Tuesday, November 14, 2006

Sake to Sakana #3 Kubota

* The author of this post does not recommend sake-drinking to anyone who has not reached the legal drinking age or who should not consume alcohol due to medical/psychological concerns.

No, I haven’t forgotten about this project. How could I? ;) This sake was what I enjoyed last Sunday night, after enjoying those cream puffs in the afternoon.

BTW, I don’t remember if I mentioned this before, but I do make moderate use of what we call “2 channel,” a Japanese internet forum conglomerate(?) which is said to be the largest in the world. (Now I’m so happy that English Wikipedia has this nice coverage of 2ch! :D) When I started this “Sake to Sakana” series, I stepped into the wild jungle of 2ch and found a couple of extremely informative forums about sake and appetizers. Those threads are still my favorite and I browse them once in a while. This sake, Kubota 久保田 was one of those brands that so many people recommended to sake beginners. Also Mr. John Gaunter includes this Kubota in his list of “super popular sake” on his wonderful site, Sake-world.com. So I had been wanting to try this brand for quite a while, and I almost jumped with joy when I found 720 mL bottles of Kubota at EAON shopping mall.

Unfortunately what I found was “Senju 千寿” rank of Kubota, the less expensive honjozo 本醸造 version, not ginjo 吟醸 or daiginjo 大吟醸. (The junmai daiginjo 純米大吟醸 version is named "Manju 萬寿 Kubota", and costs apx. three times more.) But I was determined to try the one I found anyway.

The impression I had at my first sip of this Kubota was “Gosh, this is SWEET!” It was almost “creamy” sweetness that I had never tasted before. The distinctive (at least, to me) sweetness was followed by a pleasant sensation right after, which I liked very much. But I couldn’t help wondering, “Is this what they call ‘light and dry’?” because the impression of the sweetness was too strong.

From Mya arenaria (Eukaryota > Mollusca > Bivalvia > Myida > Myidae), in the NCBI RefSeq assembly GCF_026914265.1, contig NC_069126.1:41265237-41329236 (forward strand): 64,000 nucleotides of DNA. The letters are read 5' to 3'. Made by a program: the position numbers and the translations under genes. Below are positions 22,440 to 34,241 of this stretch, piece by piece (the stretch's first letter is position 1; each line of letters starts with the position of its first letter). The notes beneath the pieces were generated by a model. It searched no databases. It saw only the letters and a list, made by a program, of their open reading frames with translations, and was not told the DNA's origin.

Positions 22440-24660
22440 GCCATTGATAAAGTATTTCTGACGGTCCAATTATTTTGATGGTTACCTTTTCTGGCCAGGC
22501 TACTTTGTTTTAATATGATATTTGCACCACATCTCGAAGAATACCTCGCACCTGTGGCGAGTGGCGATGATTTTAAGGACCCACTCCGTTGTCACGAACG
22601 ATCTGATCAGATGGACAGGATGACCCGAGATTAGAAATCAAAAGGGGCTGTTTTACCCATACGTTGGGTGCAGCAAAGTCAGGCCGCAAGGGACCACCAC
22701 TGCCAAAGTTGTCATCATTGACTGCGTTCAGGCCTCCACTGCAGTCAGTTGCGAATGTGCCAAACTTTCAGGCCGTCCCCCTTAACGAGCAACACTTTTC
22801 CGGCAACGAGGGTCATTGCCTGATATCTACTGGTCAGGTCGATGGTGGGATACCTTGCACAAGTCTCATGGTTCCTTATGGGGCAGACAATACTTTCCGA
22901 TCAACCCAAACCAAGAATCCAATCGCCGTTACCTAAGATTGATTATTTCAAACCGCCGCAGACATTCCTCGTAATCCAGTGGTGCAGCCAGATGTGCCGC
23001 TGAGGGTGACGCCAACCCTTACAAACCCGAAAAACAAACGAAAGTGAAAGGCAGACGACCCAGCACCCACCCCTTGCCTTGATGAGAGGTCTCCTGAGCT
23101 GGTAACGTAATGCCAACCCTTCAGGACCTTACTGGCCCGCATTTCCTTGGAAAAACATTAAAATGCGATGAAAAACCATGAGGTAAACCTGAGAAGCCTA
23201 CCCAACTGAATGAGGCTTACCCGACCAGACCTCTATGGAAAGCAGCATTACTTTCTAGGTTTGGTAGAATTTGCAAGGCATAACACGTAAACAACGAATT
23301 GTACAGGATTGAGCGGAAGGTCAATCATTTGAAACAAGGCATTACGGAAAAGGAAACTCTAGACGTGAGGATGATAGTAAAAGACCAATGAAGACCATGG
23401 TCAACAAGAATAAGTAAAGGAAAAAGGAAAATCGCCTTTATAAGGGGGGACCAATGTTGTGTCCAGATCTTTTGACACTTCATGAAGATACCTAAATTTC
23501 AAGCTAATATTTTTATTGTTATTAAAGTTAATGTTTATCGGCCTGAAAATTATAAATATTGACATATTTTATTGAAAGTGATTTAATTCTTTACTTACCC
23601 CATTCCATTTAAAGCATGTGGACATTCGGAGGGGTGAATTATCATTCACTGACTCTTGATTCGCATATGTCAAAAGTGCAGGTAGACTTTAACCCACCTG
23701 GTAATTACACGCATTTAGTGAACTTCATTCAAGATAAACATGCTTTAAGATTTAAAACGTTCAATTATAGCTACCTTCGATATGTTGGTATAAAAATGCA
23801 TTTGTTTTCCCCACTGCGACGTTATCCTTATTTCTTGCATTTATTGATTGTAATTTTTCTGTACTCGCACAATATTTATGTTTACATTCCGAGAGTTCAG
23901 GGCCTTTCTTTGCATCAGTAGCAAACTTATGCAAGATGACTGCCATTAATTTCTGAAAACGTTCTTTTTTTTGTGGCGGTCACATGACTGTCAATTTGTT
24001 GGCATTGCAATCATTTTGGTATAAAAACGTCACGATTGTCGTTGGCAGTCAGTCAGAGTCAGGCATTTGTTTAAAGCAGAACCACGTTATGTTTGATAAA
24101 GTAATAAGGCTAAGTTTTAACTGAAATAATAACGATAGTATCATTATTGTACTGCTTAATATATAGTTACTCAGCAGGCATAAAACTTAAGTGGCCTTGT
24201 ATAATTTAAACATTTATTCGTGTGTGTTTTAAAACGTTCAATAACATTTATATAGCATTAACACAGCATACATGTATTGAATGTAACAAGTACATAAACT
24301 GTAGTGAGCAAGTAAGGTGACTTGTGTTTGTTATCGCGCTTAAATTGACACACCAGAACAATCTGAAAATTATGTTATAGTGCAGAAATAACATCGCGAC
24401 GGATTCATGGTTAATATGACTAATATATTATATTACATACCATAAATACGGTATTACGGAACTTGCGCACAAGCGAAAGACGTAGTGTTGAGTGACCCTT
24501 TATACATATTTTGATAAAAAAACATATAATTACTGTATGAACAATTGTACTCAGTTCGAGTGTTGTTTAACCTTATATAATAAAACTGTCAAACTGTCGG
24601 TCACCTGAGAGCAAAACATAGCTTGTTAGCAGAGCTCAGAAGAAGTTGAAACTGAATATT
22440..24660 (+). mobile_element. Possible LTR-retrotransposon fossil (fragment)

Then I warmed it, as I always do to see the changes in the taste at different temperatures. It WAS interesting. I think first I warmed up this sake to be a little warmer than body temperature, and I thought I felt the sensation stronger than the sweetness. Then as it cooled down to be about body temperature or a bit cooler, it got to the point where the sweetness and the sensation were felt almost simultaneously, making a very pleasant harmony. So my conclusion is: I like this sake lukewarm (Nurukanぬる燗).

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This is an appetizer made with salmon, which I don’t know how to call. I saw it on TV Saturday morning and immediately decided to try it out, because everyone appeared in the program said it was great. I gave it a little twist of my own, though.

150 g Salmon fillet
3 or 4 cm Shironegi (white leek??)
2/3 to 1 Tbsp miso
1 tsp mirin
1 tsp sake
A few drops light soy sauce
A pinch corn starch
White sesame seeds for topping

Chop samlon fillet in small chunks. Slice Shironegi. Mince salmon and shironegi together until they turn into a coarse paste. Add the seasonings (miso, mirin, sake, light soy sauce and corn starch) and mince and mix. Repeat scooping up the paste with the knife and pushing it down onto the cutting board, until the seasonings are evenly mixed with the paste. Spread in a baking sheet or something lined with aluminum foil, sprinkle with white sesame seeds and bake until the top is appetizingly brown. Remove from the baking sheet, remove the foil and cut in rectangles.